“Beasts of the Southern Wild,” written by Lucy Alibar and Benh Zeitlin, directed by Zeitlin, 93 minutes, rated PG-13. Now playing at Railroad Square Cinema in Waterville.
The universe is a big place, and it’s particularly overwhelming through the eyes of a 6-year-old. This is where Benh Zeilin’s “Beasts of the Southern Wild” begins, with a bombardment of sights and sounds as 6-year-old Hushpuppy (Quvenzhane Wallis) introduces us to her life in The Bathtub, a poverty-stricken Southern Delta community.
Hushpuppy has never known her mother, whose fate is left vague. The relationship Hushpuppy has with her father, Wink (Dwight Henry), is like that of wild animals, passing the threshold of tough love into a more primal category. Wink drunkenly screams at Hushpuppy, his cub, and lets her fend for herself for days on end without any sign of when, or if, he’ll return. Wink’s parenting, though, is equal parts irresponsibility and philosophy. Death is knocking on his door, and he needs Hushpuppy to be a survivor.
The film follows Hushpuppy as she navigates the world, bracing for her father’s death and the unraveling of the universe after a hurricane devastates The Bathtub, and the melting of the polar caps unleashes allegoric beasts known as the aurochs.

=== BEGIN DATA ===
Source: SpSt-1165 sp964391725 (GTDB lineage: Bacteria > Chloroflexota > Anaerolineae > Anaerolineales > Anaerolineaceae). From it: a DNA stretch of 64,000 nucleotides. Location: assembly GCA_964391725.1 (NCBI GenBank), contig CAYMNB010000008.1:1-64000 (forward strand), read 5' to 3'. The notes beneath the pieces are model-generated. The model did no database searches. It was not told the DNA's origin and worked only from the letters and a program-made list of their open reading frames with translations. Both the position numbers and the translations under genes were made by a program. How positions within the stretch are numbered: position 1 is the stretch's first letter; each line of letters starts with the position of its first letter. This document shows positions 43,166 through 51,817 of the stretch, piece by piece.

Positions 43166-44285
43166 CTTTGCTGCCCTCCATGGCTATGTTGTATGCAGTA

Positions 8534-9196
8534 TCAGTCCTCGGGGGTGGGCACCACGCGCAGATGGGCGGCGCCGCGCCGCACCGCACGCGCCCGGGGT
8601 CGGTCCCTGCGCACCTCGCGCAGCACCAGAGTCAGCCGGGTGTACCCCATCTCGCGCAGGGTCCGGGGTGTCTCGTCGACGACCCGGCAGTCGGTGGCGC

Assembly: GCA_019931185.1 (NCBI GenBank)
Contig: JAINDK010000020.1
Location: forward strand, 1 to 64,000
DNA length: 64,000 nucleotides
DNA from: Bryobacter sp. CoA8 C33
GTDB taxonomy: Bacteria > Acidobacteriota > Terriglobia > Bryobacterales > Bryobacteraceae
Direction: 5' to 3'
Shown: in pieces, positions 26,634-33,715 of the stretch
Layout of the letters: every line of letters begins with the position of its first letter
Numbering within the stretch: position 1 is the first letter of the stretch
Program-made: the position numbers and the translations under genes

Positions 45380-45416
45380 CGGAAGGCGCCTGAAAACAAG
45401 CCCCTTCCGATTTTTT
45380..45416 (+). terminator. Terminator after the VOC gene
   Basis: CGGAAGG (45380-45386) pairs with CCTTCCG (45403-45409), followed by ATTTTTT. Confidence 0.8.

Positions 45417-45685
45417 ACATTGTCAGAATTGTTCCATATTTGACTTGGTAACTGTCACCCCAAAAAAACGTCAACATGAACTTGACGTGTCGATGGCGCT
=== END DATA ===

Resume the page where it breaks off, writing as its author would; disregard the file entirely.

The movie hinges on the performance of Wallis, who plays Hushpuppy as naive and curious to the ways of the world, but headstrong and determined as she comes into her own. Her chemistry with Henry, who owned a bakery before shooting “Beasts of the Southern Wild,” is incredible, especially when taking into consideration the inexperience of both actors. Along with the rest of the cast, Wallis and Henry help generate authenticity, giving audiences an honest perspective of the community and the culture that Zeitlin presents.
“Beasts of the Southern Wild” is a coming of age story, but it’s also a commentary on human nature. Our stubbornness. Our inability to accept change. Our determination. And, of course, our inner beasts, a theme the film consistently returns to. But does “Beasts of the Southern Wild” lump us in with those untamed animals, or, in the end, show just how different we are?